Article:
There’s a new zombie survival game on Steam, which normally isn’t cause for a stir. However, Romero’s Aftermath is a little different for a few reasons. First it’s got a Romero involved (George Cameron Romero, son of George A Romero of all those ‘of the Dead’ films). Secondly, it’s the spiritual successor to The War Z, a game not very many people liked at all.
Aftermath is free-to-play, and its open beta is playable right now. “Romero’s Aftermath costs nothing to download and play, and the only purchasable items are cosmetic skins, customisations and boosts that allow players to acquire certain in-game items more quickly,” says a new post from developer Free Reign on Steam. “Every item can be acquired during play by exploring, looting, trading or defeating other survivalists.”
If you take a look at the game, it looks very similar to The War Z (which became Infestation: Survival Stories due to trademark problems). Free Reign are calling Aftermath a spiritual successor to Infestation. The involvement of the same development team though has seen the Steam reviews go wild with anger, leading to a ‘Mostly Negative’ result and scathing criticism from players. Lots of people of very unhappy in those parts.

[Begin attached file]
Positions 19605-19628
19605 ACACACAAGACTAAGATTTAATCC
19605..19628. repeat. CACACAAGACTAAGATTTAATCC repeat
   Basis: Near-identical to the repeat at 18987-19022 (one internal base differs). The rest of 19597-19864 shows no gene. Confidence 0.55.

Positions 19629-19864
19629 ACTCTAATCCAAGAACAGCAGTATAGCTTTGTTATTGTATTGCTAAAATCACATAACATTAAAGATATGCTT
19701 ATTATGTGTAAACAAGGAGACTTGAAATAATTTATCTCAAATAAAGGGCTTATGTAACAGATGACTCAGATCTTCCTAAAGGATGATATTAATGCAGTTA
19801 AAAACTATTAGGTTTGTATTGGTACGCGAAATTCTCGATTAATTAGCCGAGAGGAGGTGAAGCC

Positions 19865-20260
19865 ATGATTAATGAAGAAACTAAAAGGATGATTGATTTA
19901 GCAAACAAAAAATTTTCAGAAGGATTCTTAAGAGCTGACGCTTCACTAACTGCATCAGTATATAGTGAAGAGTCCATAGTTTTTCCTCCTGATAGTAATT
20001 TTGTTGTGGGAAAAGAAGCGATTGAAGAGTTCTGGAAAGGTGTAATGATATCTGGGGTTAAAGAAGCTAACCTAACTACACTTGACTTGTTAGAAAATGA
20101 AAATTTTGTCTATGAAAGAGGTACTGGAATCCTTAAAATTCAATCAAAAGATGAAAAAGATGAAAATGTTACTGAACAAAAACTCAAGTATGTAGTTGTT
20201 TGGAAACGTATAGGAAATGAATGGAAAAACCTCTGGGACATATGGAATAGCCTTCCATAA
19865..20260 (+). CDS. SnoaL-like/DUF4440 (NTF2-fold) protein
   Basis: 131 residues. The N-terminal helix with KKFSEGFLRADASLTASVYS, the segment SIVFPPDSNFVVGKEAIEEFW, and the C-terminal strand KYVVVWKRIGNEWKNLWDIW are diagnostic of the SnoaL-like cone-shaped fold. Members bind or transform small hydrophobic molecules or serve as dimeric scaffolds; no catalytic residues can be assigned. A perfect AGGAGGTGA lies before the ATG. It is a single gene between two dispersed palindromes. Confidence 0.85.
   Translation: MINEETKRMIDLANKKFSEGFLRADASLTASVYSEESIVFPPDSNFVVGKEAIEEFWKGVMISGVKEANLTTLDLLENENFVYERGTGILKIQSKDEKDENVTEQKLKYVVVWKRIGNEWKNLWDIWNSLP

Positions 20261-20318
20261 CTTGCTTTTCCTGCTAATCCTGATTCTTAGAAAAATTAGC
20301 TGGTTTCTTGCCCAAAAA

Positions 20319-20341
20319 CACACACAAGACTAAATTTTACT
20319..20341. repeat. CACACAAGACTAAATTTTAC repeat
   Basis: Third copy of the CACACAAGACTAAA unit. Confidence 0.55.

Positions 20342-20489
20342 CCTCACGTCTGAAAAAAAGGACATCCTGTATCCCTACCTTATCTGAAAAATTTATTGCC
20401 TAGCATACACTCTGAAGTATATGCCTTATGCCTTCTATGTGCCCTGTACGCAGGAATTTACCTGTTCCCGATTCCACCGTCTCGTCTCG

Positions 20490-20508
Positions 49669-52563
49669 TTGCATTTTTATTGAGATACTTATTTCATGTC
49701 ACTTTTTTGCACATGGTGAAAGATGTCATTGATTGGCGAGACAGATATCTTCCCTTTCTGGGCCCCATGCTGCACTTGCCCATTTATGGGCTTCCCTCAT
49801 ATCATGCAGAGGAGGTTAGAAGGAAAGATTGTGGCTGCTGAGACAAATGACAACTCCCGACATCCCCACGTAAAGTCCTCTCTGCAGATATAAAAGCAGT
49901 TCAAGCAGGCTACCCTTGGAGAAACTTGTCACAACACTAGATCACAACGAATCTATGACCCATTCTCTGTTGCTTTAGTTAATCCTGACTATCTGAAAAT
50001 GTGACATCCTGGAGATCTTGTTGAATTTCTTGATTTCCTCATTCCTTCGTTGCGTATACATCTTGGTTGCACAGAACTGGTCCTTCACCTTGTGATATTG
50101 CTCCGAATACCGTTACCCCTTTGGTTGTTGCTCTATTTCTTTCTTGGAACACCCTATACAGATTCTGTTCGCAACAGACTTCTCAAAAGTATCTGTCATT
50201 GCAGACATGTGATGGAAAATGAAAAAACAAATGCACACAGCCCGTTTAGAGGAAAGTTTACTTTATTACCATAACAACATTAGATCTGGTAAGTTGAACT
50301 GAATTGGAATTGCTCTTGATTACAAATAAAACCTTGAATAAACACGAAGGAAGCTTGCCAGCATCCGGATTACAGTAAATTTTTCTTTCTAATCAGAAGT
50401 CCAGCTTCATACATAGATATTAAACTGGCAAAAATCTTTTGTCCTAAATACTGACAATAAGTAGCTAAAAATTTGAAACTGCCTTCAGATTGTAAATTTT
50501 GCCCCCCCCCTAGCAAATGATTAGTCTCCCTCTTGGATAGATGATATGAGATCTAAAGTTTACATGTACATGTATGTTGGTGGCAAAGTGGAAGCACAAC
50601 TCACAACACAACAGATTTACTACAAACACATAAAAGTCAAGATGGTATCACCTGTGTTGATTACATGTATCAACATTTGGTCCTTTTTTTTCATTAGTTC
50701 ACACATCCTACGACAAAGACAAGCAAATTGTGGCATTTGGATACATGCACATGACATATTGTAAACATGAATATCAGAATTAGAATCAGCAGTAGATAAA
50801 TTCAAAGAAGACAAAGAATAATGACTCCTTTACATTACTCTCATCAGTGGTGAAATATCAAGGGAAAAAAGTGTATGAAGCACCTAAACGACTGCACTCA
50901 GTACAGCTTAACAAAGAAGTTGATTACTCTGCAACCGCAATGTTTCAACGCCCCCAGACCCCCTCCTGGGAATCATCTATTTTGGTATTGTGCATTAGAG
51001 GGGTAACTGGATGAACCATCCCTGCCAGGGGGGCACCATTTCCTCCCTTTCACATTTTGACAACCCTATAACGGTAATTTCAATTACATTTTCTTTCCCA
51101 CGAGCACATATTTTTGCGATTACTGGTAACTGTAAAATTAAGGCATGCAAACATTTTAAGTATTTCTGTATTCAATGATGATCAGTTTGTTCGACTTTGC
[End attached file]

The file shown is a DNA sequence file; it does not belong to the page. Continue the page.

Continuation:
I had a short hands-on session with the game last week. I’ve not played The War Z/Infestation, so cannot compare how Aftermath holds up against them, but what I played felt exceptionally similar to most other survival game out there. Thanks to being able to build defences and shacks, it’s probably closer to Rust in its actual gameplay beats, but takes most of its visual cues from the likes of DayZ and 7 Days to Die. The developers note that the gameplay is more arcadey than traditional survival games, and what I played supported that argument, although it didn’t seem to make that much difference. It was still mostly searching through trash for food to eat. There is emphasis on crafting though, and you can create a garden to grow crops at your home base.
The free-to-play side really comes out in a cosmetic element that allows you to put skins on your guns, and it feels like it’s been heavily influenced by Counter Strike: Global Offensive. Personally, I’m not sure if survival players are that bothered about painting their machineguns blue, but I suppose that remains to be seen.